From celebrated author and sports journalist Stephen Brunt comes a beautifully illustrated, elegiac tribute to the Toronto Maple Leafs of yesteryear.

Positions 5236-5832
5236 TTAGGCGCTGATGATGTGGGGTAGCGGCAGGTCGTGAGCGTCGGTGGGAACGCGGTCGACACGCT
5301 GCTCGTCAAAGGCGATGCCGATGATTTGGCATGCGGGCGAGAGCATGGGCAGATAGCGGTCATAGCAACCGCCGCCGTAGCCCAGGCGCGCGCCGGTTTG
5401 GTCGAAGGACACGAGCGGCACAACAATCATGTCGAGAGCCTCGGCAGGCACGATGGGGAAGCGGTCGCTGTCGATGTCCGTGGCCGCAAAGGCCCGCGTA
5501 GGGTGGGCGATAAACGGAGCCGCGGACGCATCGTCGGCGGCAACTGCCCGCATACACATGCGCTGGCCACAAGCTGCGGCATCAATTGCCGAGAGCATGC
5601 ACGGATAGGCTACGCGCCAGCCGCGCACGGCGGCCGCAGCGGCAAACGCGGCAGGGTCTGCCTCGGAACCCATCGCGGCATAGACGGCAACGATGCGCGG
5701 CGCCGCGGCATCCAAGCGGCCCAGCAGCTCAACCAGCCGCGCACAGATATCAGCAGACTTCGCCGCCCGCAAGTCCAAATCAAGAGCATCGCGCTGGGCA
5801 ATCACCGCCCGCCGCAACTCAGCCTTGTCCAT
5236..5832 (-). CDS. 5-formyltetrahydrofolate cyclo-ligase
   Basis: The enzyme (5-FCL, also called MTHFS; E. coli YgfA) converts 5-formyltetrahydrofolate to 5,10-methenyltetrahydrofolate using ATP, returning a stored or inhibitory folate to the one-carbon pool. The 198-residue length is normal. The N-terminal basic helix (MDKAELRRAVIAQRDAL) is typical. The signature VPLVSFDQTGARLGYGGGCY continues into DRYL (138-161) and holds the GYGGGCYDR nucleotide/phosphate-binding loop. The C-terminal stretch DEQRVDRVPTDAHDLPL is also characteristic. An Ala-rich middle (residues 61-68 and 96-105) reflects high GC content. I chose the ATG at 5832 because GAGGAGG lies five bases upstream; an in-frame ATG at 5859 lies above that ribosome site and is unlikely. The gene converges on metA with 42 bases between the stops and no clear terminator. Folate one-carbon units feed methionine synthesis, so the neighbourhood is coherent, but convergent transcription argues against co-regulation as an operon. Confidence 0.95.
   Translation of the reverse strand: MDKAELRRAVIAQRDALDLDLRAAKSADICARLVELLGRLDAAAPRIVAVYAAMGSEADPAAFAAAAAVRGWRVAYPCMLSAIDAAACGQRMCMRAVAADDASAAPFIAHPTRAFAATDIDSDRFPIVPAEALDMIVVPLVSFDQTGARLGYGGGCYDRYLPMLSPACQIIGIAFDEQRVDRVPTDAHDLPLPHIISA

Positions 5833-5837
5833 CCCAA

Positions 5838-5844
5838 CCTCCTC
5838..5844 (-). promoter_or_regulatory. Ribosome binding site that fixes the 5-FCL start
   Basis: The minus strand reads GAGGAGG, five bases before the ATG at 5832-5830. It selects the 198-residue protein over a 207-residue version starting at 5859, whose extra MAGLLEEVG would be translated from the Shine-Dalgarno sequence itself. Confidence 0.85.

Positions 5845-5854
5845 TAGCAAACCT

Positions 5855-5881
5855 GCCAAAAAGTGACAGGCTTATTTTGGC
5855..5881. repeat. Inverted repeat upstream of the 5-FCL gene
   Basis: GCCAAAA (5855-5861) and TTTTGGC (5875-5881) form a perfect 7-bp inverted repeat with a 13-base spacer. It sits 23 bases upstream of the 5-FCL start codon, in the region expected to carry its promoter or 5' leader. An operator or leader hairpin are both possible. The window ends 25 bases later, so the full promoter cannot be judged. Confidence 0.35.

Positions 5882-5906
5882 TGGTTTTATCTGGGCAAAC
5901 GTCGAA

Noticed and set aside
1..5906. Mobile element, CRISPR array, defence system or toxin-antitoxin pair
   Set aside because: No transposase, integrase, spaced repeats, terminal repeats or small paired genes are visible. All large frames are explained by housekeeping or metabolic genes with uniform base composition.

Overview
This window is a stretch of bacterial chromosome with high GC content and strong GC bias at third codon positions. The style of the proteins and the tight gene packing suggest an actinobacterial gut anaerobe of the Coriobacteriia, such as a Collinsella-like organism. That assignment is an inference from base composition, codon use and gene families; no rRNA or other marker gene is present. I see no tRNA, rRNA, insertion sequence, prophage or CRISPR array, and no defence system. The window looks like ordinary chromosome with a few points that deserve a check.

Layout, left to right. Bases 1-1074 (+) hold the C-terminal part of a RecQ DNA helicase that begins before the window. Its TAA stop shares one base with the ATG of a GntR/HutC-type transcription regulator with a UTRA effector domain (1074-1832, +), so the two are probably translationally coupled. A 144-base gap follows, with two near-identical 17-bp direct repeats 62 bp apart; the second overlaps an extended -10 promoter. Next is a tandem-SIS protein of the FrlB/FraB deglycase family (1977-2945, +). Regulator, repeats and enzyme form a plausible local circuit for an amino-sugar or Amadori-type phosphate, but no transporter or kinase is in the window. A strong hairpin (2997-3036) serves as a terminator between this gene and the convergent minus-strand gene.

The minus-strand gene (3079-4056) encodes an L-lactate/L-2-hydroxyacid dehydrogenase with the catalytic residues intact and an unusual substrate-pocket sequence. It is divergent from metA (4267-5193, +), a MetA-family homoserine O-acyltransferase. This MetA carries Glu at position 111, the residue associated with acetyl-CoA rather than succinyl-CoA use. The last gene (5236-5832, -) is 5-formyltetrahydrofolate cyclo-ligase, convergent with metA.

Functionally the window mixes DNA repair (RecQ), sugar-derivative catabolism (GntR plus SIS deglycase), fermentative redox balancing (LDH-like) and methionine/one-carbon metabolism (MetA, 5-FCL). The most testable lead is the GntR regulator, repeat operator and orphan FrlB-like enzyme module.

In 2006, Lewis Parker, an artist and illustrator, was disposing of some of his belongings from years before in preparation of a move. He and his friend Dennis Patchett were going through boxes, and anything that was deemed not worth saving was relegated to a roaring fire. As Lewis passed him box after box, Dennis would pitch them in the blaze, one after the other. Suddenly, he caught the words on a file folder: "Leafs 1965." Inside were photo negatives and contact sheets. "I think we should keep these," said Dennis. In the fall of 1965, artist Lewis Parker received a call from Maclean's magazine for a possible gig: accompanying a reporter to Peterborough to cover the Toronto Maple Leafs's preseason training camp. Lewis would spend some time with the team, and shoot stills that would run alongside the magazine piece. Though it was a career departure, he agreed, and the result of his time spent with the Stanley Cup-winning team during the training camp before their last Cup win are within these pages: beautiful, visually arresting photography that captures the comraderie and purity of a time in hockey and Canadian history not seen since. With complete, unfettered access to the team -- many of the players from remote farms in the country, and none with agents -- and GM Punch Imlach, Lewis Parker's photos (which, once the piece was cancelled by Maclean's, were never used) reflect a wistful moment in time before the hockey league changed forever. Accompanied by acclaimed writer Stephen Brunt's essay on the '65 training camp -- based on interviews with team members -- Leafs '65 is the ultimate tribute to the Stanley Cup-winning Toronto Maple Leafs, to a forgotten era of hockey, and to a moment in Canadian history that will resonate with any reader.